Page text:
Commercial Rocket Antares Successfully Launched

Antares Rocket Test Launch at Wallops Flight Facility in Virginia (Credits: NASA/Bill Ingalls).

Antares Rocket Test Launch at Wallops Flight Facility in Virginia (Credits: NASA/Bill Ingalls).

Orbital Science’s Antares rocket was successfully launched from NASA’s Wallops Flight Facility, on April 21, following 3 delays in the previous days.

“Antares has delivered the A-ONE test mission payload into orbit,” reported an Orbital Science commentator.

Antares carried a 3,800-kilogram mock version of the Cygnus cargo capsule on this maiden test flight.  The dummy payload has been integrated with sensors to collect real data from the launch.  Orbital confirmed that the mockup will orbit for at least two weeks before burning up during atmospheric reentry.  Antares also carried three nanosatellites, part of NASA’s Phonesat project to test commercial smartphone electronics in space.

Since the initial thrust-to-mass ratio of the rocket was about 1.2:1, the two-stage rocket’s early acceleration was slow.  After the ignition of the engines, Antares did not lift off from the pad for two full seconds.  At T+10 seconds, the rocked was accelerating to about 64 km/h and climbed to a 70 meter altitude.  The vehicle reached a velocity of 160 km/h and 381 meter altitude at T+20 seconds, remaining in subsonic even 60 seconds after the ignition, when it was travelling at 740km/h at about 5 kilometers in altitude. Antares achieved Mach 1 about 75 second after lift-off. Stage 1 engine shutdown happened about 3 minutes and 50 seconds after the lift-off and the rocket took another 4 minutes to reach orbit at 250 km, moving at about 27,360 km/h.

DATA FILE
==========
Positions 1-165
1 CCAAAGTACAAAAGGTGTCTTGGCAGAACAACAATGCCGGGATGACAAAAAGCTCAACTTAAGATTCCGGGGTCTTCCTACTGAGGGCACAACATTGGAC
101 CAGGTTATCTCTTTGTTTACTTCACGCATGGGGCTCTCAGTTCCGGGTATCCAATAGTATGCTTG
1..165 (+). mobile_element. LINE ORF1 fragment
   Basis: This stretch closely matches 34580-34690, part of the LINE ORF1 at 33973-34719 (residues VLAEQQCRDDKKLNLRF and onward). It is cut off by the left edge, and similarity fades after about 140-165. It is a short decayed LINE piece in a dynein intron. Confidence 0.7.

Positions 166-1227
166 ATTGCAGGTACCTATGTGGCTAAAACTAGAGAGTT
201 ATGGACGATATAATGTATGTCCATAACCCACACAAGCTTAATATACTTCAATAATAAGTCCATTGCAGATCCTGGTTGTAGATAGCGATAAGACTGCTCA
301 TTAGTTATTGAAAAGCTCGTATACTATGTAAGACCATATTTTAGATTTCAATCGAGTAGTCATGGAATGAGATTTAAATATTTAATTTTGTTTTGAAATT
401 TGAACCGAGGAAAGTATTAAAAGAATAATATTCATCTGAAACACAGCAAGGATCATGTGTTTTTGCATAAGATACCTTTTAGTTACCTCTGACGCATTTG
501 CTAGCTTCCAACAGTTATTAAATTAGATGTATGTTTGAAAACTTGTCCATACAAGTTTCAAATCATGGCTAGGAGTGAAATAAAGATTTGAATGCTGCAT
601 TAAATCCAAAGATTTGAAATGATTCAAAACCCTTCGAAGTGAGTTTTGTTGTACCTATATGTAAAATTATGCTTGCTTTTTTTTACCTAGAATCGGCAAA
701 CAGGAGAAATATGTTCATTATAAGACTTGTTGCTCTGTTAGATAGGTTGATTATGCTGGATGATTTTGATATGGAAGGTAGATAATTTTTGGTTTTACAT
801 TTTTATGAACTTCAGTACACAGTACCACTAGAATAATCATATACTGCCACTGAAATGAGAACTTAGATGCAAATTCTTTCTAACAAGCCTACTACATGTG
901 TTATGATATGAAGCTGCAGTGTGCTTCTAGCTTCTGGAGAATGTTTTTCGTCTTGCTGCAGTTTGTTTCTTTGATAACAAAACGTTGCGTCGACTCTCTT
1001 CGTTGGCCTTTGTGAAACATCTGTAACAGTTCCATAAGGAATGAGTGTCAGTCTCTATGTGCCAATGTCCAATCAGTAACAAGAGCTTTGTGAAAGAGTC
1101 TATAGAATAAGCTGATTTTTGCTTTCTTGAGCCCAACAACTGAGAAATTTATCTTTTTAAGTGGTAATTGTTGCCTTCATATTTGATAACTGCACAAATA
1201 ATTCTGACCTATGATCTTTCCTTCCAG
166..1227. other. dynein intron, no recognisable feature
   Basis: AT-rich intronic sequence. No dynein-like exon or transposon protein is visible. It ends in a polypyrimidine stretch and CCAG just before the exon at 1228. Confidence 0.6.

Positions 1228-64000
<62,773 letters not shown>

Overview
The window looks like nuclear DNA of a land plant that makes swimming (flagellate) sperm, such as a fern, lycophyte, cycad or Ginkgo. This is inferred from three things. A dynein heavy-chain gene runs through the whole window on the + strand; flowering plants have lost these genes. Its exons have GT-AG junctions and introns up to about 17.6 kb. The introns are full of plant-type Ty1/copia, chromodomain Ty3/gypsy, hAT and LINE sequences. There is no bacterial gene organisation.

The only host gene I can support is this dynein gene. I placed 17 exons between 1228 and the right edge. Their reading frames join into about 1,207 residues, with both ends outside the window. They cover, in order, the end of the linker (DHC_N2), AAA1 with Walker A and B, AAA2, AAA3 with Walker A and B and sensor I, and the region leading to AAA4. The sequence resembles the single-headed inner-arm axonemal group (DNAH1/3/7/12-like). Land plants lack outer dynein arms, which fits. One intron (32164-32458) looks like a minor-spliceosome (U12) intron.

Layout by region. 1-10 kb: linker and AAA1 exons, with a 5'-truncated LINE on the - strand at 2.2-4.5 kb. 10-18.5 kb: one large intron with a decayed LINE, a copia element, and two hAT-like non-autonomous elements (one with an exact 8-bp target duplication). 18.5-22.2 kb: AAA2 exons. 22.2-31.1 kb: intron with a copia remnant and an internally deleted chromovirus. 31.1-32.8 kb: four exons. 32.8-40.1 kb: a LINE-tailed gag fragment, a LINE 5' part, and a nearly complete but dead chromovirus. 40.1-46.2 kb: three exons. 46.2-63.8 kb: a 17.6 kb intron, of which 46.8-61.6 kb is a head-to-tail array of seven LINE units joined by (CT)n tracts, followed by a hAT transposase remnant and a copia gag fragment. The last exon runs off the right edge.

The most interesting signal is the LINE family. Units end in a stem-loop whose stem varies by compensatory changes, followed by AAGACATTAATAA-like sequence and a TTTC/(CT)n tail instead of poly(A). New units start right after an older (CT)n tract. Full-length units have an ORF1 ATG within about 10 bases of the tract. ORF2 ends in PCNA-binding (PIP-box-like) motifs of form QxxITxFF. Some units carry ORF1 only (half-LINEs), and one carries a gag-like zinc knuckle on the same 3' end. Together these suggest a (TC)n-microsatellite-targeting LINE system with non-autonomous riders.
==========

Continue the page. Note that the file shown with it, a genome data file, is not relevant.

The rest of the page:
The successful liftoff came after two delays caused by a minor mechanical glitch on April 17 and bad weather on April 20. The first attempt was postponed when an umbilical data line to the second stage came loose at T-12 minutes. The Orbital team investigating the glitch determined the cause was a combination of slight hydraulic movement of the Transporter Erector Launcher (TEL) and not enough slack left in the umbilical to allow for any additional or unplanned movement.  After small adjustments to both the hydraulics on the TEL and to the umbilical, the launch was initially rescheduled on April 19, but it was postponed to April 20 due to deteriorating weather conditions.  The mission was scrubbed again on April 20 due to high upper level winds before finally taking place the following day.

According to Orbital Sciences, Antares will be launched  two more times this year. The first launch will be a demonstration mission to the International Space Station, likely to take place in June.

Below, Antares’ launch from Wallops Flight Facility on April 21 (Courtesy of NASA TV).


About the author

Matteo Emanuelli

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Matteo Emanuelli is Feature Editor of Space Safety Magazine. He is a young professional from Italy but living in France where he works as engineer and project manager at Université de Picardie. He is member of the Space Generation Advisory Council where he is Co-Lead of the Space Safety Sustainability Project Group. Matteo also worked on a space debris removal mission at the Omsk State Technical University in Russia while he was enrolled at Politecnico di Milano.